Fighter, p.7
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       Fighter, p.7

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  This had just taken an entirely different turn. I shared a worried look with Jax, but when they called for him, he shrugged and said, “I gotta do my job.” He rolled his shoulders back, as if shaking off concerns, before jumping from our box and into the ring. As he did, the crowd went nuts.

  No matter who won, the crowd had picked their favorite. They loved Jax Cutler.

  So did I.

  “It’s a brilliant idea, isn’t it?”

  I turned to see Chris Monroe standing in the walkway. Turgo lifted the rope to my box, and Chris ducked under his arm, smiling at me. He indicated Jax’s empty seat. “May I?”

  I nodded, keeping quiet. Chris Monroe had been in our grade in school. He never said much back then, but everyone knew about his family, so no one messed with him. He’d been the studious type. He was also athletic, but he didn’t go out for any of the teams, a fact I’ve often thought the rest of the guys had to be grateful for. Had he gone out, he would’ve played, regardless of whether he should’ve been first string or not.

  Looking him over now, I noticed his outfit. He’d worn sweatshirts and jeans in school, never stood out. I always thought that had been his intention—not to stand out—and that sort of still seemed to be the case. Tonight he wore a blue sweater over jeans and loafers. His clothes were high quality, though. He wasn’t wearing anything from the local Walmart, unlike 95% of the people in Sally’s that night, myself included. I felt a little foolish, knowing I’d bought this shirt from a clearance rack. It’d been so cute.

  I didn’t feel cute anymore.

  “You’re supposed to ask what’s brilliant,” he prompted me, running a hand over his hair. He didn’t need to. His brown hair was combed perfectly to the side.

  I snorted. “Is this how the mob looks now? The college professor vibe?”

  His green eyes seemed startled, then he started laughing, shaking his head. “I forgot you weren’t to be messed with.”

  “I’m a Holden.” Holdens didn’t get messed with either.

  “True.” He gestured to the ring where his older brother flexed and stretched, trying to intimidate Jax. “Aren’t you going to say anything about that? You know everyone’s assuming Jax will throw the match.”

  I nodded. This was starting to make sense. “And you knew your brother would get to the championship match. All his opponents would throw their fights, not wanting to get on the bad side of a Monroe.”

  He grinned in approval. “But not Jax.”

  “Not if he had a good-enough motive.”

  “Libby.” Chris’ smile stretched from ear to ear.

  “Who you were never going to let pay her boyfriend’s gambling debt, were you?” I remembered how he used to watch her in school. When she noticed, he would pretend to be studying. “You always snuck looks at her, thinking no one noticed.”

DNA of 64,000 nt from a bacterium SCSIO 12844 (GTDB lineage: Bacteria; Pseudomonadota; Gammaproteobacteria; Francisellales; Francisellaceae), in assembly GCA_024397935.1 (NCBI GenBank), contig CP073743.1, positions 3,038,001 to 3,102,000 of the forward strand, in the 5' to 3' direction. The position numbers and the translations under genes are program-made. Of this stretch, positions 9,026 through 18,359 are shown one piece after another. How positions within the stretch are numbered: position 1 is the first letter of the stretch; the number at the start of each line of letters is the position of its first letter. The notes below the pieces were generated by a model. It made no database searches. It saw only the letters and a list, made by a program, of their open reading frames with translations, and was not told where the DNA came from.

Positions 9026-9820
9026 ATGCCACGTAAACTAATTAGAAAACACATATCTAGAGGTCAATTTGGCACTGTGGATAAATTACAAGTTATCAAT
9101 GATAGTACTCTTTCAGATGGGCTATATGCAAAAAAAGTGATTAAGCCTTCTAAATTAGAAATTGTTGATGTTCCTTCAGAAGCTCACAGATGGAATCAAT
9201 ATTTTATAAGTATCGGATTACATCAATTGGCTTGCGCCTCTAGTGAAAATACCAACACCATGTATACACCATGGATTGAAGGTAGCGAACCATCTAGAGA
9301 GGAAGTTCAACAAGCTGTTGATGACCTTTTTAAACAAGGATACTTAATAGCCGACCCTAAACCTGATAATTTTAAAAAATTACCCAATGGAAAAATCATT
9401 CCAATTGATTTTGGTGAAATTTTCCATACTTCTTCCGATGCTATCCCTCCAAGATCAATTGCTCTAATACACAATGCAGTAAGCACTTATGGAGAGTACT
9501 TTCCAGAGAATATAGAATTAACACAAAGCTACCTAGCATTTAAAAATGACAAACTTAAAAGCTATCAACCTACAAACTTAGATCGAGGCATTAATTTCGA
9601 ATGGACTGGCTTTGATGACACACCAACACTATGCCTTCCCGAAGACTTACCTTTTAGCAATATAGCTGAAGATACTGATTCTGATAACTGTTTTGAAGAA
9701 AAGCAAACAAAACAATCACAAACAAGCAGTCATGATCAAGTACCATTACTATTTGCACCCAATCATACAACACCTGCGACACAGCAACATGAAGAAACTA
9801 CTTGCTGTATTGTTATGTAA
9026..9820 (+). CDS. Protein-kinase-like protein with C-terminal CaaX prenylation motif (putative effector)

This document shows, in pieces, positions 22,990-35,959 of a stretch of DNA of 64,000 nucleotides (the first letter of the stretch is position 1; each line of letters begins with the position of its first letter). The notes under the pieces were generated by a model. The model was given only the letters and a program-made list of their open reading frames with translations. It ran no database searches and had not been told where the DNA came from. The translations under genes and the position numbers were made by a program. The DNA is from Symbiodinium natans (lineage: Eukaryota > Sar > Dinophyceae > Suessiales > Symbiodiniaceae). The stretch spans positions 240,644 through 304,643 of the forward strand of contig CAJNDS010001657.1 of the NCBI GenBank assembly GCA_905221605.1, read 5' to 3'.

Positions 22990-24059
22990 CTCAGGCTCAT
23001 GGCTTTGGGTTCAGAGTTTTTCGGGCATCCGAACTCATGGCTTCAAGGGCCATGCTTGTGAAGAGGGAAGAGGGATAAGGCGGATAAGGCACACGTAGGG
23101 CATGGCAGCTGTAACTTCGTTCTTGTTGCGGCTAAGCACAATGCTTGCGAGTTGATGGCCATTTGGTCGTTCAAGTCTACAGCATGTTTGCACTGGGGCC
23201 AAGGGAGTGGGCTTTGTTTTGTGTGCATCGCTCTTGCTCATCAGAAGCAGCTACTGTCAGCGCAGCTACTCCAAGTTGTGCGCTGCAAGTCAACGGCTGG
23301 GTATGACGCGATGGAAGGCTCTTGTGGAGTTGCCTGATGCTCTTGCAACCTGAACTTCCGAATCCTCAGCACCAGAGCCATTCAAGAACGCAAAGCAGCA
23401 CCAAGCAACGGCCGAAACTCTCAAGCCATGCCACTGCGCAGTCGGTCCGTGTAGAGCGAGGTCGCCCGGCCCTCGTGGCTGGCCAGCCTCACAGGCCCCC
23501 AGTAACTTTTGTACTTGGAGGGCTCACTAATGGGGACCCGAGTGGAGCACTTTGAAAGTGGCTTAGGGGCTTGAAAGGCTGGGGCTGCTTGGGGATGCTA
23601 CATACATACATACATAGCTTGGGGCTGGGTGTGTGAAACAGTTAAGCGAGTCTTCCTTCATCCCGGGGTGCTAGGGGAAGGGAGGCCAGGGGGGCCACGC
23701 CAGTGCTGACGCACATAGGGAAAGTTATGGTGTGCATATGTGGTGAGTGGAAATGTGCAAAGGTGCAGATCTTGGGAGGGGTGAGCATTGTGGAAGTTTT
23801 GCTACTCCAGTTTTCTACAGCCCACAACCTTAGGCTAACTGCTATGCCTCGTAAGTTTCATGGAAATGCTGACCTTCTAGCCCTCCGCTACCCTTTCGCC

He laughed again, but this time the sound was more somber. “I didn’t think anyone did notice.”

  “You care for her, don’t you?”

  His smile was gone. He nodded, the somberness moving to his eyes. “I always have.”

  “Does Jax know?”

  “I think he will after this match.” He gave me a pointed look.

  He was right. I was going to tell. Jax needed to know. “Jax would do anything for his sister.”

  “I know.”

  “Everyone’s betting on your brother, but your money’s on Jax.”

  He smiled again. “There’s a reason why I’m running the family and Charles isn’t.”

  I glanced up at the ring. The announcer was done with the introductions, and he rang the bell, jumping back as the two fighters started to circle each other. Charles outweighed Jax by a hundred pounds. He was solid, and he’d been trained to fight. The Monroes didn’t mess around with anything. But Jax was better. I knew it. Jax knew it. Charles knew it, and Chris knew it.

  Charles shifted on his heel and threw the first punch.

  Jax dodged and came up with an upper cut. Knowing him, he’d want this over as soon as possible, and when he started delivering a series of jabs mixed with roundhouses, the rest of Sally’s realized it too. A fresh wave of excitement went through the crowd. Jax wasn’t going to throw the match, and as soon as they realized it, they started cheering even louder for him.

  Chris was right. It had been a brilliant plan, this whole thing.

  “What’s the collateral damage from this?” I asked him.

  “From Jax beating my brother?”


  “Nothing except I get to hold it over Charles for the next ten years.”

  “Ten years?”

  “He’s going to prison. This is his last hoorah. The feds got him solid on something, and we can’t get him out of it.”

  I frowned. “So he won’t retaliate against Jax?”

  “No. I wouldn’t let him anyway. I like you and Jax. I always did, even in high school. Jax is one reason why I never went after his sister.”

  “One reason?”

  “Yeah. The other is that I do care about her.”